Sunday, September 21, 2008

Is Oracle about to embrace MPP?

Oracle's Larry Ellison has some major announcements to make during Oracle's OpenWorld conference this coming week in San Francisco. A few months ago he was promising to announce a "major database innovation", but declined to give further details, so the Oracle community has been speculating furiously.

With a keynote entitled "Extreme Performance," and product announcements coming in areas of grid computing and database acceleration, all the indications are that Oracle is getting serious about problems that require massive scalability, massive throughput, and low latency.

This is an area where Oracle has been falling behind. In Oracle's approach, which independent database analyst Curt Monash calls a "shared everything" architecture, multiple servers belong to the same Oracle Real Application Cluster (RAC) and share a common pool of memory and disk storage. But this approach does not allow Oracle to be run on hundreds or thousands of servers, which is how companies such as Google are solving problems which require large amounts of storage and processing. That sort of massively parallel processing (MPP) requires a "shared nothing" architecture, and internet companies have been rolling their own architectures out of simpler components.

The result is that Oracle "is way behind in the 'scale-out' world," said Paul Vallee, CEO of The Pythian Group, an Ottawa, Ontario-based database services provider. "MySQL is eating its lunch in terms of Internet-scaled deployments."

Oracle's own experts seem to agree. In the abstract for a talk "Oracle's New Database Accelerator: A Technical Overview", Ron Weiss writes:
"New and revolutionary solutions and methodologies are coming together to handle the exploding data volumes real-world systems are being required to store and serve up. Supporting ever-larger databases, with ever-increasing demands for getting "answers" faster, requires a new way to approach the problem."
Weiss's solution uses improvements to storage management, but I doubt that it would satisfy Google's requirements, or even the price/performance requirements of a medium-sized internet media company.

Meanwhile, those who have adopted shared-nothing architectures are feeling the pain too. Having stitched together hundreds or thousands of databases, the problem is how to populate and coordinate them. For example, internet companies' transaction rates are so high that it is not possible to load the day's data during an eight hour nightly load window, and besides, business owners want to see data in near real time. Organizations are adapting a 'trickle ETL' process to populate the data warehouse continuously and with low latency.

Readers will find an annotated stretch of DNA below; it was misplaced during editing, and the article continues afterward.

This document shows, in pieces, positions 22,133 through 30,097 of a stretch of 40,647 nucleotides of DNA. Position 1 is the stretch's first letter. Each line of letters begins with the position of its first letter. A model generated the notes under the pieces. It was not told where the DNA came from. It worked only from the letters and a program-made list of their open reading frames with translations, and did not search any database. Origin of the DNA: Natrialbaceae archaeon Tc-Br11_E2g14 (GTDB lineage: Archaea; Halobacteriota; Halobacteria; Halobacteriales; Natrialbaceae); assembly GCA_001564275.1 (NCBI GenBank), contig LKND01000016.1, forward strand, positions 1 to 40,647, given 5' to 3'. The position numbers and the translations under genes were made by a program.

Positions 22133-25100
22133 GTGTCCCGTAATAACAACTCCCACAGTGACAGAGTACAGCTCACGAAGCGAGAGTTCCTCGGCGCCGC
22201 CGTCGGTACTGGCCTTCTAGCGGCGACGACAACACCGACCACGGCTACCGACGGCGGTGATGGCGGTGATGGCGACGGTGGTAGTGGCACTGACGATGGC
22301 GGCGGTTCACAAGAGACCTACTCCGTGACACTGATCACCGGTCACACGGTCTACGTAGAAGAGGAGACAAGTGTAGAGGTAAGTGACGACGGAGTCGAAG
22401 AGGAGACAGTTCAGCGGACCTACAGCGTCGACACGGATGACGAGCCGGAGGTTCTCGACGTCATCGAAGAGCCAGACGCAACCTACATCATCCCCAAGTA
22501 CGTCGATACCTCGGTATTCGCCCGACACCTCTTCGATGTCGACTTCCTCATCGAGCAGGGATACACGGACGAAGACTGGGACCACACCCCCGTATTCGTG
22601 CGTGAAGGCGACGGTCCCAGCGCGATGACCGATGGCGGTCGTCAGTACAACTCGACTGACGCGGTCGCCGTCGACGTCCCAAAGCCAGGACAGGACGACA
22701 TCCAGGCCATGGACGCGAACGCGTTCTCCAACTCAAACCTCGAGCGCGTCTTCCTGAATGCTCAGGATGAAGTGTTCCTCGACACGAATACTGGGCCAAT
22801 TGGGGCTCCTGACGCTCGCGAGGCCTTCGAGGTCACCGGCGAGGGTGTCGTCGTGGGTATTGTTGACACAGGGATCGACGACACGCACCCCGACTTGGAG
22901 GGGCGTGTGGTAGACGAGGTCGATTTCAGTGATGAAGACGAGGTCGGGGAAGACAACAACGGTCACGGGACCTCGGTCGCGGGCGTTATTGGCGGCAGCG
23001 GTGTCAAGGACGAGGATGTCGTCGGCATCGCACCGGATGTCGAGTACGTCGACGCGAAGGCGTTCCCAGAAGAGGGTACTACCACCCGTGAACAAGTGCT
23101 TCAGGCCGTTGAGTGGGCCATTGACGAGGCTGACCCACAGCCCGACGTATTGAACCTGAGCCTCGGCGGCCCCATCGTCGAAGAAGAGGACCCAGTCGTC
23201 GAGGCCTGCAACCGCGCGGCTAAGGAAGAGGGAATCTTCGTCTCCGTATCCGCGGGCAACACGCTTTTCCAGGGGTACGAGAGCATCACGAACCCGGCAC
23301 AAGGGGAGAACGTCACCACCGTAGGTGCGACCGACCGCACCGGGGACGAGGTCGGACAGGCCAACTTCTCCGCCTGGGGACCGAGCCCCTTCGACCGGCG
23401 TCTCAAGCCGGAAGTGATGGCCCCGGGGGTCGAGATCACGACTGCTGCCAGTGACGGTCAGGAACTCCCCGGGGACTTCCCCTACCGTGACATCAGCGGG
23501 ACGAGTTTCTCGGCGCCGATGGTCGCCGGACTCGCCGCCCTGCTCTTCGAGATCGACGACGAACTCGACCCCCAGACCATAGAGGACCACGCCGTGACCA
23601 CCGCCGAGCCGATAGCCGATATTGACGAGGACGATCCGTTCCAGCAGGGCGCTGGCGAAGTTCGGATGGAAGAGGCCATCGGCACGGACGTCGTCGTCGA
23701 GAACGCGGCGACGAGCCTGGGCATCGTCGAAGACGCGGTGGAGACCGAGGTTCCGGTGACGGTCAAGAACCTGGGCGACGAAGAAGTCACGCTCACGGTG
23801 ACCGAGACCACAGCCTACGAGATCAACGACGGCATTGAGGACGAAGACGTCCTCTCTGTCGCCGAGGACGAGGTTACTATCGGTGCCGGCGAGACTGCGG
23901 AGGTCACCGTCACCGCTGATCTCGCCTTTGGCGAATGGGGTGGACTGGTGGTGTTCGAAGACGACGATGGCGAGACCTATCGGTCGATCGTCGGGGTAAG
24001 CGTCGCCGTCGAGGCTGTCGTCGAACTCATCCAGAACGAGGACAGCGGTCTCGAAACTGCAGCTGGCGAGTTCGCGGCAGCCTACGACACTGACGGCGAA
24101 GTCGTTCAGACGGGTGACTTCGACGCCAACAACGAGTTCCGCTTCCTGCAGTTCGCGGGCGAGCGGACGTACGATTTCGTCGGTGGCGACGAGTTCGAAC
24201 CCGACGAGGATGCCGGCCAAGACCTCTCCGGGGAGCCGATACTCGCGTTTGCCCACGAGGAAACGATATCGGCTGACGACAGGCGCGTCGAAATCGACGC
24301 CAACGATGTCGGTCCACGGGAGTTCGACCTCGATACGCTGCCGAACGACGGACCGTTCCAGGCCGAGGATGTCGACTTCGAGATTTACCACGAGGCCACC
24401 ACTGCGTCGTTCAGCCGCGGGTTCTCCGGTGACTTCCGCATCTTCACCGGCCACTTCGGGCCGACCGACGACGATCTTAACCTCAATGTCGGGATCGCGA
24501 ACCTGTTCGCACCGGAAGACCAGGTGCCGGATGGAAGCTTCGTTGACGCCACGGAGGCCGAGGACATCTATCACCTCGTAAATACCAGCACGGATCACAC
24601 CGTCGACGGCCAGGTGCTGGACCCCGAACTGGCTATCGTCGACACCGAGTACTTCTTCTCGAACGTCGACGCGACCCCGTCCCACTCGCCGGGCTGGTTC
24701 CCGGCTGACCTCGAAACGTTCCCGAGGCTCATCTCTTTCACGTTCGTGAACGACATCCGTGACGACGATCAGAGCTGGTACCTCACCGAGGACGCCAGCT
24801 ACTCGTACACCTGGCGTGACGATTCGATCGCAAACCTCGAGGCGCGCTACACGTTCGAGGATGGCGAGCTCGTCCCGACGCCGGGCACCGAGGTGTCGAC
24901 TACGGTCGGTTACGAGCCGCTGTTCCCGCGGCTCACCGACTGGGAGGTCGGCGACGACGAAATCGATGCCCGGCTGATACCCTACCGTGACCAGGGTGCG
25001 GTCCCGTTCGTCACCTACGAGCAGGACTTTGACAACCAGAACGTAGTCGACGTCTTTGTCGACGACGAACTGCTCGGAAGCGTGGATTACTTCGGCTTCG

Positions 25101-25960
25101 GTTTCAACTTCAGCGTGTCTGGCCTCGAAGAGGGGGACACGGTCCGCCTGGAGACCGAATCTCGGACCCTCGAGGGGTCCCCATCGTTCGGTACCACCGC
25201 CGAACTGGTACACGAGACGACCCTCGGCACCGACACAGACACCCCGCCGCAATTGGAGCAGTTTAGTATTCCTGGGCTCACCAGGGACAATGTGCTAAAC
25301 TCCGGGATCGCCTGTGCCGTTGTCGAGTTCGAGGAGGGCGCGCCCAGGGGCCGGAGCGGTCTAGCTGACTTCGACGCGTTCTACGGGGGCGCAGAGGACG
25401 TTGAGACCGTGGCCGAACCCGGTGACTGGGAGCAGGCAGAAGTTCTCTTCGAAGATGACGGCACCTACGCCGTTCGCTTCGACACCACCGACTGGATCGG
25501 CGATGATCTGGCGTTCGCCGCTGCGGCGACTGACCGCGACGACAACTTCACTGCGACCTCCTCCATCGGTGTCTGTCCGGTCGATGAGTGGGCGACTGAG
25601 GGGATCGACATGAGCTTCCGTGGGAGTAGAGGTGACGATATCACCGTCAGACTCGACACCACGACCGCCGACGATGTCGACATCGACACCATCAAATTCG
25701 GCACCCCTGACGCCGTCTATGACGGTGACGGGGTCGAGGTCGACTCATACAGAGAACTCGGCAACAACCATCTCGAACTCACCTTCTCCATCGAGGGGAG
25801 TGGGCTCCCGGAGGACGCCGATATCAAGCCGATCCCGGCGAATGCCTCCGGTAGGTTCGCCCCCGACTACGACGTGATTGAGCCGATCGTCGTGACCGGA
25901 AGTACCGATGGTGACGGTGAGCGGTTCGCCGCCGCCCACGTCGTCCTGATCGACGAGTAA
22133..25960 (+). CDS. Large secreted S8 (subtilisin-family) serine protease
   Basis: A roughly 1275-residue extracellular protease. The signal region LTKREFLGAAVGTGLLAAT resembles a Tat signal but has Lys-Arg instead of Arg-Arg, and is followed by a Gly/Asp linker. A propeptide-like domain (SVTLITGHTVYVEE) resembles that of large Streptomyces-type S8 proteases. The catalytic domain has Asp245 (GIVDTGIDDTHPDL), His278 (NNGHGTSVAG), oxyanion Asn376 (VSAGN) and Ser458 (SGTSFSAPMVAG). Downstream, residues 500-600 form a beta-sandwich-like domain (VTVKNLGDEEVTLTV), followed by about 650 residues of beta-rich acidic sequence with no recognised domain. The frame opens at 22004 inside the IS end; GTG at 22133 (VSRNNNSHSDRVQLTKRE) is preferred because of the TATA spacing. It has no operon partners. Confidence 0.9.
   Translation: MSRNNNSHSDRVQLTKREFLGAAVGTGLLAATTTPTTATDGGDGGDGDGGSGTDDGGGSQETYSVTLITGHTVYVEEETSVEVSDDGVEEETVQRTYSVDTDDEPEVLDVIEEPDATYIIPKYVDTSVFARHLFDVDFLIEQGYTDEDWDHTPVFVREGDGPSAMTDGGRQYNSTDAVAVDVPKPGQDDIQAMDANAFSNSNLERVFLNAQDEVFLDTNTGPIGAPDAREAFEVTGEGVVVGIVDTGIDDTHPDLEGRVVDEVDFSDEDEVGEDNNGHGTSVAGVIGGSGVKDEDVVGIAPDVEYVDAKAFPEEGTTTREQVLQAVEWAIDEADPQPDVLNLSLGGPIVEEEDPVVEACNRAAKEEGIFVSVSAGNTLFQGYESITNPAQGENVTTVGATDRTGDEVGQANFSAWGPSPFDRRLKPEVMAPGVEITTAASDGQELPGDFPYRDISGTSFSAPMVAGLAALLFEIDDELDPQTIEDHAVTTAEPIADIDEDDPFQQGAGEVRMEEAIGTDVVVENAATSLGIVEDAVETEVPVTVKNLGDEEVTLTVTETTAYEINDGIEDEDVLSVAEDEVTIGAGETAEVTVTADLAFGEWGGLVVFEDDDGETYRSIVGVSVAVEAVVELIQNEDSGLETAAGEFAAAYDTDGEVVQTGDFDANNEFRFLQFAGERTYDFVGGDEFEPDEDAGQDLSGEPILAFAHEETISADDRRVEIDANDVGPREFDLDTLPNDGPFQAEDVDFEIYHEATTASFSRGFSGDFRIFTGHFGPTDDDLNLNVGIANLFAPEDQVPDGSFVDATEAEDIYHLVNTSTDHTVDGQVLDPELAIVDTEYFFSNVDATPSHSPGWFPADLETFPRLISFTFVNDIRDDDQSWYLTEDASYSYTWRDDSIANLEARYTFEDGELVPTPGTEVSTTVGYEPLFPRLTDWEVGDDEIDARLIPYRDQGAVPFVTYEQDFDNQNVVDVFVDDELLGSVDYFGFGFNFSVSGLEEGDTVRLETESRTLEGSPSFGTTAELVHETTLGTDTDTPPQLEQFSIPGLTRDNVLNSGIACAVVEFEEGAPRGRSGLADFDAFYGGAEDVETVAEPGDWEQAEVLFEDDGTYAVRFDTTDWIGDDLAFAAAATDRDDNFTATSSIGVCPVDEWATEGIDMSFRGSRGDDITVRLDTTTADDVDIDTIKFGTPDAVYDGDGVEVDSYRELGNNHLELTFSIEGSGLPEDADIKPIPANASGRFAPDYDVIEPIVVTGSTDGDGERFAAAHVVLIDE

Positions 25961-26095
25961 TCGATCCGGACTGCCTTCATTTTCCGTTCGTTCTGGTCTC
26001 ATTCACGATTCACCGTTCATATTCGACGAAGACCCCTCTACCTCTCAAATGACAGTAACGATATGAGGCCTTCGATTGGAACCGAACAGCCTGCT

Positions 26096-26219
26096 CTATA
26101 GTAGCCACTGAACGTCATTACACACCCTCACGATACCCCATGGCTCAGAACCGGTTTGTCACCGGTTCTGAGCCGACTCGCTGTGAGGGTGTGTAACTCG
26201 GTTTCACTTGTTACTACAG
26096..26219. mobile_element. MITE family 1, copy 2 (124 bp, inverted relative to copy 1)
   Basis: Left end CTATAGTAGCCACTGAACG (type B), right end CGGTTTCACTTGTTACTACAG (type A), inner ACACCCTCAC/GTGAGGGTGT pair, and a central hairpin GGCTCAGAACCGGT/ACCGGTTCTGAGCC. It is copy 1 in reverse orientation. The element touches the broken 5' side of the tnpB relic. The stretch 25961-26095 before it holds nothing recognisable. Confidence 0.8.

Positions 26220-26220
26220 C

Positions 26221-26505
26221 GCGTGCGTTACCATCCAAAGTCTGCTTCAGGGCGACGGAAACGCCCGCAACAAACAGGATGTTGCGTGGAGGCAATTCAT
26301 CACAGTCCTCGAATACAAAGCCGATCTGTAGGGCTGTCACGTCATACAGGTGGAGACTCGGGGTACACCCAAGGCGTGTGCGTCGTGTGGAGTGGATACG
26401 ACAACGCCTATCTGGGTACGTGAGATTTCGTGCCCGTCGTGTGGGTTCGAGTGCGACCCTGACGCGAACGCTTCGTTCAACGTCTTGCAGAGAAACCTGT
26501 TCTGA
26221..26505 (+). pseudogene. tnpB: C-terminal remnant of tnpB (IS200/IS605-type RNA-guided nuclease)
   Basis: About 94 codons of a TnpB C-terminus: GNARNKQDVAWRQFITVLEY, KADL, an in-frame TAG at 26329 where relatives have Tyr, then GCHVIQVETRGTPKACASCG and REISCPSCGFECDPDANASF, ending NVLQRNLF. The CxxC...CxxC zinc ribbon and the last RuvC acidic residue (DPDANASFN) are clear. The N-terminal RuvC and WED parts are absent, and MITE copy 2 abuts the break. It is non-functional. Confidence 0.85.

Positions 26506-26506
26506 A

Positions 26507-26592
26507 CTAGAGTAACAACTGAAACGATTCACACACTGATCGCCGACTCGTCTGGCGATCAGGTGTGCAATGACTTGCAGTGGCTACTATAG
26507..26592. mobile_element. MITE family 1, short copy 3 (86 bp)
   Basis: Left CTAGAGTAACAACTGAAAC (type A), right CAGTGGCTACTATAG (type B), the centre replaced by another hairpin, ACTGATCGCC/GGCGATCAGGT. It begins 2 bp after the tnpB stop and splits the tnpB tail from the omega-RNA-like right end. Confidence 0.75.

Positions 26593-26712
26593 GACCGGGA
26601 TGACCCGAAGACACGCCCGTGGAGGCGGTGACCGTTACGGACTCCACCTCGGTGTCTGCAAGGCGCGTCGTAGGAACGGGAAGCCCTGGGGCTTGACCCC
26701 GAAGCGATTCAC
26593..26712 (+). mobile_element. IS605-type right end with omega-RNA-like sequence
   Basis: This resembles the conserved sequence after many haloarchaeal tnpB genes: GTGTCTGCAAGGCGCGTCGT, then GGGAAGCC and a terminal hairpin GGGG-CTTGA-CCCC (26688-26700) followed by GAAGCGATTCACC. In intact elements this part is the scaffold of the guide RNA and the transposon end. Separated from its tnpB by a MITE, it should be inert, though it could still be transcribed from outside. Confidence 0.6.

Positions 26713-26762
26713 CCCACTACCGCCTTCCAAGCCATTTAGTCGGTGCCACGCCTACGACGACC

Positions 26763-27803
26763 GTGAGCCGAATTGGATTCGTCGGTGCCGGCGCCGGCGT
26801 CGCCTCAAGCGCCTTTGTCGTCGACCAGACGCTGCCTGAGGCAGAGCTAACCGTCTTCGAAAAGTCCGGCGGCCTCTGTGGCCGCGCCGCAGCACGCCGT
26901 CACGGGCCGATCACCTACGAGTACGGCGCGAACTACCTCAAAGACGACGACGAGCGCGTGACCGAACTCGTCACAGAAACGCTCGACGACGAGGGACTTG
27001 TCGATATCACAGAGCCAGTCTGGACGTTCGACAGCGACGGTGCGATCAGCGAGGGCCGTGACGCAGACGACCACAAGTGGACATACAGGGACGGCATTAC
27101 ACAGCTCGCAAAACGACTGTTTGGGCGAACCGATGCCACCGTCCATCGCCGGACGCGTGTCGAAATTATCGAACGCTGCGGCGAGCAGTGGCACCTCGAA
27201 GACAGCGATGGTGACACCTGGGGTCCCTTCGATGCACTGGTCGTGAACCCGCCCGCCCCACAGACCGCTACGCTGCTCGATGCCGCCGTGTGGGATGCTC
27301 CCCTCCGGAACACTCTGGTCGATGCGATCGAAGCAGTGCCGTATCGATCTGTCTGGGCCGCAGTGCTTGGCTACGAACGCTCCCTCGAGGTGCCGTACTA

So data architects seem to be caught between a rock and a hard place. Either stick with Oracle's shared-everything (or indeed IBM DB2 or Microsoft SQL Server - they have the same approach) and live with the scalability limitations, or move to the wild frontier of shared-nothing, and be prepared to spend a lot of effort managing, populating and coordinating your farm of databases.

Ironically, the answer, as Larry Ellison and his cohorts taught us thirty years ago, is in the relational model. By extending the relational model beyond stored data to include streaming data, SQL can be used to efficiently manage data flowing into and between multiple databases, as well as storage and retrieval within those databases. This creates a scalable shared-nothing system, with databases decoupled from each other, but because the data flow is managed by declarative SQL, it is as manageable as a shared-everything system such as Oracle.

SQLstream is an implementation of this new SQL, and can be applied to continuous ETL, real-time BI and monitoring problems. For example, if there are many data sources for your ETL process, and many servers to be populated, SQLstream can act as a cross-hatch, load-balancing the data, aggregating, and routing each row to the correct database engine with low latency. And because SQLstream's SQL encompasses both data at rest and data in flight, it can correlate data in the warehouse with arriving data.

SQLstream is partnering with companies that are building next-generation data warehousing architectures on Oracle and on other databases. Aeturnum is an exciting new delivery partner for SQLstream with extensive expertise in data warehousing (Netezza) and business intelligence (Pentaho).

Come and see SQLstream at Oracle OpenWorld. We will be at the Aeturnum stand (2716 Moscone South) all this week.


dbscience said...

DB2 has had a shared nothing product for a long time. I've seen it scale well on a 256 MPP CPU computer. I've never understood why IBM didn't promote this functionality better because it is obvious very few people know about it.

Julian Hyde said...

dbscience, I admit I'd never heard of DB2's shared-nothing product. Thanks for enlightening me about it.